Drum n Bass music and street fashion have a unique and longstanding relationship that's deeply rooted in subculture. Both of these worlds have their own distinct style and ethos, and they've influenced and inspired each other for decades. In this blog post, we'll explore the connection between drum n bass music and street fashion, and how these two vibrant subcultures intersect.
Replicant , Mr Deeds & Blitz Los Angles 2012 Shake Like an Earthquake
Photo by Jimmy Caves
The History of Drum n Bass and Street Fashion
Drum n Bass emerged in the UK during the early 1990s as a genre of electronic dance music that was heavily influenced by jungle music. It quickly gained a following among young people who were drawn to its fast-paced beats, heavy basslines, and futuristic soundscapes. At the same time, street fashion was also taking off, with young people around the world embracing styles that were inspired by hip hop and other urban subcultures.
Ray Keith - Merge - The Circle - Huntington Beach, CA 2022
As drum n bass grew in popularity, it began to influence street fashion in a variety of ways. From baggy pants and oversized jackets to colorful graphic tees and bold patterns, drum n bass culture began to shape the way that young people dressed and expressed themselves.
DJ APX 1 - Respect - Los Angeles, CA
Photo by Regal Dee
Rig, Replicant & Blitz - Jungle Beats 2007 Downtown Los Angeles, CA
Photo by James Solano
The Intersection of Drum n Bass and Street Fashion Today
Today, the connection between drum n bass and street fashion is as strong as ever. Both of these subcultures continue to evolve and inspire each other, with streetwear brands Like Panic 39 incorporating elements of drum n bass culture into their designs, and drum n bass artists using fashion to express their individuality and creativity.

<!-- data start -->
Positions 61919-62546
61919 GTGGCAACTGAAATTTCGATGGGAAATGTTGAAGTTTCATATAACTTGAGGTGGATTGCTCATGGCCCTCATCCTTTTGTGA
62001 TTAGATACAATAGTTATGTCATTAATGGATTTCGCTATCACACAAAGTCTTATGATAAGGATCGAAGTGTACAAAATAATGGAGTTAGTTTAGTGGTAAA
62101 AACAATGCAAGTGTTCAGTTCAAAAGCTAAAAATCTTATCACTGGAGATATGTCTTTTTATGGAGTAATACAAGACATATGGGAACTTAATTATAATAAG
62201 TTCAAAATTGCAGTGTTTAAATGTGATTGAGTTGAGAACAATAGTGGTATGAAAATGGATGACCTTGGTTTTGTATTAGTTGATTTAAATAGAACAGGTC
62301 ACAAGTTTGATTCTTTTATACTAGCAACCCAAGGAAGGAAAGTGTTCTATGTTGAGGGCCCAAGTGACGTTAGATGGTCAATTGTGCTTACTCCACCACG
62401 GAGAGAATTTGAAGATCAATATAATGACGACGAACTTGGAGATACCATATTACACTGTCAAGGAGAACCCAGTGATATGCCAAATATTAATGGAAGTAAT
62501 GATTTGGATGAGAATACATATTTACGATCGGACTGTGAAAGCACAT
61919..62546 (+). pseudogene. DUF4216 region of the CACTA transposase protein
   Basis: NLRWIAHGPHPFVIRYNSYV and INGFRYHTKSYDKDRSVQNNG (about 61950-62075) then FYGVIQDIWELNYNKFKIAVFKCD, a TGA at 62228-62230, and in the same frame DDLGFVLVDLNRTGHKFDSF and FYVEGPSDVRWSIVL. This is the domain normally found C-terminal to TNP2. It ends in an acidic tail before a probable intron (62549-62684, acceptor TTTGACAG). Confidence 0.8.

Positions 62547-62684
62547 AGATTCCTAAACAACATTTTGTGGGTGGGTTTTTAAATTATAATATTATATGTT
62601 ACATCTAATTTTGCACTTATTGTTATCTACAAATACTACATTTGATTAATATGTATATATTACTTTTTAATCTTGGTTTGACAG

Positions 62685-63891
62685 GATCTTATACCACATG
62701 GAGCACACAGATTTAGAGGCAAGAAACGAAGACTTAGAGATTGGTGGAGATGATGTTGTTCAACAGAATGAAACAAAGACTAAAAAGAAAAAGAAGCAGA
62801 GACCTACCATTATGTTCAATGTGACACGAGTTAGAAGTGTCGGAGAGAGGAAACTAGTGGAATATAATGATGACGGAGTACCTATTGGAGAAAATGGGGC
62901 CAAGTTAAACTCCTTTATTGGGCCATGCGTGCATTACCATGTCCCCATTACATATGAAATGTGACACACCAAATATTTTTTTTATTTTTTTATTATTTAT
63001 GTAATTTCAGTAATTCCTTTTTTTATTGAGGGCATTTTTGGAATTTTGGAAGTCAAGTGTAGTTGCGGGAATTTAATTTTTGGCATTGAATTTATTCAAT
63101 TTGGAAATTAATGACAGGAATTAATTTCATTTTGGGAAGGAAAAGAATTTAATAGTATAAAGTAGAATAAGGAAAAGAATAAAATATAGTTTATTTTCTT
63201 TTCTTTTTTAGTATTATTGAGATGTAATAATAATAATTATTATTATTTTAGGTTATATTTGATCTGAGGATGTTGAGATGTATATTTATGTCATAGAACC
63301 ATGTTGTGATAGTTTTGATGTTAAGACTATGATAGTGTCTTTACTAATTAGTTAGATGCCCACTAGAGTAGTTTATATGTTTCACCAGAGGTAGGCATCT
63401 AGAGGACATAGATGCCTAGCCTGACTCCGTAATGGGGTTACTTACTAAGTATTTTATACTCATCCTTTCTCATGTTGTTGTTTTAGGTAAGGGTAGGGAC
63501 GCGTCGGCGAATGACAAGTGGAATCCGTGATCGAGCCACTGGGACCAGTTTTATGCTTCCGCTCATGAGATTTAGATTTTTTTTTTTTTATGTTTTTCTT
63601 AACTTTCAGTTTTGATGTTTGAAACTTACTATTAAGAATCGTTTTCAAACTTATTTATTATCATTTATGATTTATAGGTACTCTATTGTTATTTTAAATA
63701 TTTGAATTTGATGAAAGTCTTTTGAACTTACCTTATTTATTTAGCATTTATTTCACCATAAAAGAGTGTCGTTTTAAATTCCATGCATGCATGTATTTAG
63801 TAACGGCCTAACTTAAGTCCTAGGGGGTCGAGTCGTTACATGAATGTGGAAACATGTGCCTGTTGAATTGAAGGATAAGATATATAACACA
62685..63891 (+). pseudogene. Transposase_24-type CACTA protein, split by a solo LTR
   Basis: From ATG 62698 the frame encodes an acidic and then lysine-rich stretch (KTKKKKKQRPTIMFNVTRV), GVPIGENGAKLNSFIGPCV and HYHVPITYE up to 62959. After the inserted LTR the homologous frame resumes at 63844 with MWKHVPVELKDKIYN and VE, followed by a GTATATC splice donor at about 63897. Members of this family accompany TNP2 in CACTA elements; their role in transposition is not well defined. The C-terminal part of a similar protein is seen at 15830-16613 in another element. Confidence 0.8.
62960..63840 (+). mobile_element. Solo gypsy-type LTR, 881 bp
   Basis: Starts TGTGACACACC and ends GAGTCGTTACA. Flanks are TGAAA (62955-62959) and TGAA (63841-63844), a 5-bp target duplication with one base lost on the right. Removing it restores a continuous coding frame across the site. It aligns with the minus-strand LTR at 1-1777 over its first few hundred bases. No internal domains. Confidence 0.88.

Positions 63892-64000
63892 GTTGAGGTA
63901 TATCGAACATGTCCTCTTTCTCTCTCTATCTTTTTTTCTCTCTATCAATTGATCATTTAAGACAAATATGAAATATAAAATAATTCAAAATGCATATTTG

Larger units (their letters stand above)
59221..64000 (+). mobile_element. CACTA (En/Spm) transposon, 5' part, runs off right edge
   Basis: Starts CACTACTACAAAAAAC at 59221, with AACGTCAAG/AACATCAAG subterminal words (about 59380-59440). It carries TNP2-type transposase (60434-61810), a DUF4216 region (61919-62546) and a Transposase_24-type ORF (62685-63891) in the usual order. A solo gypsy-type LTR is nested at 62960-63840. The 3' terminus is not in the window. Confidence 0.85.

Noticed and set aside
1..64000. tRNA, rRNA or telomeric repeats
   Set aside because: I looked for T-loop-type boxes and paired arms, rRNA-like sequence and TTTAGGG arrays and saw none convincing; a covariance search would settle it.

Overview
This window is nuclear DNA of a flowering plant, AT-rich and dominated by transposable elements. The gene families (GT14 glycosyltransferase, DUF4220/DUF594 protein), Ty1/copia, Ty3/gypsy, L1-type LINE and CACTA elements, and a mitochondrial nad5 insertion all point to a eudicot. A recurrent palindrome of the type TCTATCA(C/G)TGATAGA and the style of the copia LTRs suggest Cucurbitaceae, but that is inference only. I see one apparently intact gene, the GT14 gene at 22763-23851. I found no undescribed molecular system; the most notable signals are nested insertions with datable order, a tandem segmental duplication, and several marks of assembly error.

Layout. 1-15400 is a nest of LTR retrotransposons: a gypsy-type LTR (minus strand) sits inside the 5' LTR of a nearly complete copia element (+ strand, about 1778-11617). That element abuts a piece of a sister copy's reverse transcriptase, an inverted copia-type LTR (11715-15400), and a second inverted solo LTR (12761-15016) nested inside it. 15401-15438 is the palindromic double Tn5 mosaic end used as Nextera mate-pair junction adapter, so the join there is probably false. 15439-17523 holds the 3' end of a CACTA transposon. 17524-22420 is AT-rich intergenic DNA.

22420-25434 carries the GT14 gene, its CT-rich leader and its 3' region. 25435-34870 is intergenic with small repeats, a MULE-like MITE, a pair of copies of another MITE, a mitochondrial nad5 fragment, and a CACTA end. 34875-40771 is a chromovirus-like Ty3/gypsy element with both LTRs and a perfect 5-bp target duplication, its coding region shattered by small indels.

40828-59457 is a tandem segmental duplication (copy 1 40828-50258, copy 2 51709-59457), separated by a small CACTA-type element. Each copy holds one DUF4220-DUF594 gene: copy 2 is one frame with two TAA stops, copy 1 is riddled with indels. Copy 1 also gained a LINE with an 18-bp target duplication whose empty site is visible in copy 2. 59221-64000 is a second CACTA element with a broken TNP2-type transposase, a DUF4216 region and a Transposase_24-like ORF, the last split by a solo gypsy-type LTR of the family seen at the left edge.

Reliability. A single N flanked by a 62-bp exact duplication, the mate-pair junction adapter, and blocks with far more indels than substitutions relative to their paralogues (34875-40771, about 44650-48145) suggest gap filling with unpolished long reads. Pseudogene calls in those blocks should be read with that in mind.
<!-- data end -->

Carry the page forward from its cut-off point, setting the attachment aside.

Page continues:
Way Way - Superstitious - Salem, Oregon 2011
One example of this intersection can be seen in the vibrant streetwear styles worn by drum n bass fans at festivals and events. Bright neon colors, bold patterns, Camo, and oversized silhouettes are all common elements of these styles, reflecting the high-energy and futuristic vibe of the music.
Another example is the way that drum n bass artists incorporate fashion into their performances and personal brand. Many artists have their own unique style that reflects their individuality and creativity, and they often collaborate with streetwear brands to create limited-edition collections and merchandise.
Panic 39 rose from the Underground Hip Hop scene in 1999 and quickly crossed paths with the Southern California Drum N bass / Junglist scene within our first year of existence. In these early years there were many events that crossed over and had Hip-Hop / Drum N Bass Line Ups. The Drum N Bass Scene Showed us love and support from day 1 and we quickly became a mainstay in both scenes.
Werd MC, Jeff Joints (Funny Bones Crew) Upgrade Drum N Bass 2016 Orange County
Drum n bass music and street fashion have a longstanding and vibrant relationship that's deeply rooted in subculture. From its early days in the UK to its global influence today, drum n bass has played an important role in shaping street fashion and inspiring young people to express themselves through their clothing. As these two subcultures continue to evolve and intersect, we can expect to see even more exciting and innovative styles emerge, reflecting the creativity and individuality of both drum n bass and street fashion.